Educating Our Kids Around Race
Friends have been asking me, “How can we better educate our children around issues of race?”
As a Jewish black mom, this is what I told them:
Make the effort to introduce your kids to more diverse materials; like books and media. The subject of the material doesn’t have to be centered around race. So often, when kids encounter conversations around people of color, it can be relegated to the “issues” of racism, crime, or violence.
We should consistently present our children with multi-dimensional stories and images of people of color. Otherwise, children are offered one-dimensional versions of people that makes it easy to stereotype. When we read stories about people and we can understand from shared human experience, it doesn’t pigeon-hole black people into specific negative stereotypes.
Don’t be afraid to acknowledge race. By avoiding the topic of race, we lose the opportunity to openly discuss sameness and differences between people. Colorblindness is not a compliment — it means that one might not see the various lived experiences, histories, and cultures that contribute to every individual’s identity development.
If issues surrounding race are never discussed in the home, when children get older and they begin to hear negative stereotypes, there is no information or value system to challenge what they might hear from peers or people who don’t share your values.
In conversations about race, don’t forget to talk about racism. Kids understand principles of fairness and equality and it is important that they are integrated into the conversations as well.
Start talking about race early. By doing so, race becomes a natural part of a child’s perspective of the world, and not something scary or to be avoided out of awkwardness. They may have a richer understanding of the different types of people they will encounter. They will feel comfortable to be open to connection with diverse members of their own community and engage in a mentchlich way with everyone.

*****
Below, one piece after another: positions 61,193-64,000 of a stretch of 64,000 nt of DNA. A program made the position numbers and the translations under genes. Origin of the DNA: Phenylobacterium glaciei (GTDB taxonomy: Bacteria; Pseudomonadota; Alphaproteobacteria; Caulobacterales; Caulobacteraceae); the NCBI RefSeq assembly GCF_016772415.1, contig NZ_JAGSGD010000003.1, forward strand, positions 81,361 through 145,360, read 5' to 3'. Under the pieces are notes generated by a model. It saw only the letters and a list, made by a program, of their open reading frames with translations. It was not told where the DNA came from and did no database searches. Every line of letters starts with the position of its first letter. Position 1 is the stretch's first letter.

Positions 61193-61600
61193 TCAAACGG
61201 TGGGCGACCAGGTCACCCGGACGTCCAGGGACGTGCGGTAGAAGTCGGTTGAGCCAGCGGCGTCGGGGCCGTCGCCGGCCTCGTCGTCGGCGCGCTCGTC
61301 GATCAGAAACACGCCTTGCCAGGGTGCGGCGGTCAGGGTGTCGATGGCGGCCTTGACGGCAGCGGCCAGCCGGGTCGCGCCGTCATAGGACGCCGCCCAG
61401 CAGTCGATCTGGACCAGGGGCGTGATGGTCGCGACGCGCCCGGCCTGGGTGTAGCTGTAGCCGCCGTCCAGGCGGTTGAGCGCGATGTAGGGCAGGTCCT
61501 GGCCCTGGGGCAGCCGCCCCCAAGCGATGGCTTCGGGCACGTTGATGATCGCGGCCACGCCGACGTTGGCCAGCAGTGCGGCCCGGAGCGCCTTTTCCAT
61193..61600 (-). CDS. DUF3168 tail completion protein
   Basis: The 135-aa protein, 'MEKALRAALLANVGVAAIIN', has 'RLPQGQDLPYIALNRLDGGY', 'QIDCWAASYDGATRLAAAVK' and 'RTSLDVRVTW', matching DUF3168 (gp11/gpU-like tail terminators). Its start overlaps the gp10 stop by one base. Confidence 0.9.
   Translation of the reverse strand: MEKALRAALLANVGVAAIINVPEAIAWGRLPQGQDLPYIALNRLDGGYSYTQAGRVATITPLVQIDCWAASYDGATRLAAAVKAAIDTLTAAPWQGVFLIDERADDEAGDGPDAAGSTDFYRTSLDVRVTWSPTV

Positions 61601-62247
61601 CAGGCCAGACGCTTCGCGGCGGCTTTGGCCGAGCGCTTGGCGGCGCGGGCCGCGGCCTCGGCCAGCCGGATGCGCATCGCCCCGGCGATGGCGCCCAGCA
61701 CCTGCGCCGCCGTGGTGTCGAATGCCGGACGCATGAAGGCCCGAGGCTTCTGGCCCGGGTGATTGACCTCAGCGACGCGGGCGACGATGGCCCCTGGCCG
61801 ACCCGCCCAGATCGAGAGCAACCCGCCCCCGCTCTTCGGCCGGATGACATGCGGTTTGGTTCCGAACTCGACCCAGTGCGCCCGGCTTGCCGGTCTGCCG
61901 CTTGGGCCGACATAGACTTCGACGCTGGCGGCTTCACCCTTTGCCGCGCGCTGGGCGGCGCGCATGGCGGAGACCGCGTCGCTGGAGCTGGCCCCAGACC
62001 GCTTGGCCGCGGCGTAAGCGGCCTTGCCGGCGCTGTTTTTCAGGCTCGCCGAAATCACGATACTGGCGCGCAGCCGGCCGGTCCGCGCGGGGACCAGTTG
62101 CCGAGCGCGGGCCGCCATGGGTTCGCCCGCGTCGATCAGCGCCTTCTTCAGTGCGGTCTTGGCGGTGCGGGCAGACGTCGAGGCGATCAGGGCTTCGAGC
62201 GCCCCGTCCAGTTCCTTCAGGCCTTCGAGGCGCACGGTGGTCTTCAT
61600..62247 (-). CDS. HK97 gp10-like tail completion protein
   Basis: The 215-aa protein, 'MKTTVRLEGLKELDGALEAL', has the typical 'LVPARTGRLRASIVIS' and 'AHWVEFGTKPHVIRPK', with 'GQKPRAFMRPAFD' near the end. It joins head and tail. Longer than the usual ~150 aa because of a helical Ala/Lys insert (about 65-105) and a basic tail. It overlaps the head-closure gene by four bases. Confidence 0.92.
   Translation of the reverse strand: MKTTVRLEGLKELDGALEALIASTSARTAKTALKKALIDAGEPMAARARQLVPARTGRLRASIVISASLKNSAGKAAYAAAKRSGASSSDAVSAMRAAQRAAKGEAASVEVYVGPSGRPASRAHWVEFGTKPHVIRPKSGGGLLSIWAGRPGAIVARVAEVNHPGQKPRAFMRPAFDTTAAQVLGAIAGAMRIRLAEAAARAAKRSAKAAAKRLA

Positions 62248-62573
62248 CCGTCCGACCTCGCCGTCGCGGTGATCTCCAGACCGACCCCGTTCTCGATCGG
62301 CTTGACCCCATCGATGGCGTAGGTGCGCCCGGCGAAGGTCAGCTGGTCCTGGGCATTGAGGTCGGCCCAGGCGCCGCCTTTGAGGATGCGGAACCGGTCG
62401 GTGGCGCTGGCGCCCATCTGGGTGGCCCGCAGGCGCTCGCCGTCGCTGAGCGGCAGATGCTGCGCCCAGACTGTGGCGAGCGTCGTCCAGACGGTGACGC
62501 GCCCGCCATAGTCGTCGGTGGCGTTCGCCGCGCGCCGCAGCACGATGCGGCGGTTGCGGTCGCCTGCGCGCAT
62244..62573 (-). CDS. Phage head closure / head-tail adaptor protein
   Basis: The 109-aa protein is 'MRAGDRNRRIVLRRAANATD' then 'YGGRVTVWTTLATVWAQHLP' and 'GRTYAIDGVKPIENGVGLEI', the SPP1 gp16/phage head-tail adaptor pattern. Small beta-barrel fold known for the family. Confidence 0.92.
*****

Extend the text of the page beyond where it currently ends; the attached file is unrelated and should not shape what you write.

We always talk to children at their level. There is a way to discuss race at any age. As kids get older it’s important to talk about the societal and historical implications around race. A child that is fluent in the language of race can create bridges across different communities and is better equipped to be a part of a changing attitude towards the inherent diversity of our Jewish communities.
They can create spaces that are welcoming to everyone, and that’s a powerful shift that we are all working towards. We must continue to work together to develop ahavat yisrael and achdut– and educating our kids around these issues is a beautiful step forward.
Work to improve our own education by learning about diverse histories and listening to stories of communities of color. A great place to start is reading black stories- our libraries are full of books that cover important topics.
Within Judaism- there are many communities from around the world. Learning those histories of difference and similarity is a great place to start.
My daughter is six years old and she has already been the recipient of racially charged comments from her peers — not because children are inherently racist, but because they are picking up on things they don’t understand. Our kids need us to be actively engaged in the conversation.
My hope is that we can create space in our community for more connection and empathy for all our children, and for each other.
Chava Shervington is a current board member of the Jewish Multiracial Network, where she became a recognized voice on issues of racial equity and inclusion in the Jewish community. A recent west coast transplant, she lives in Los Angeles with her family.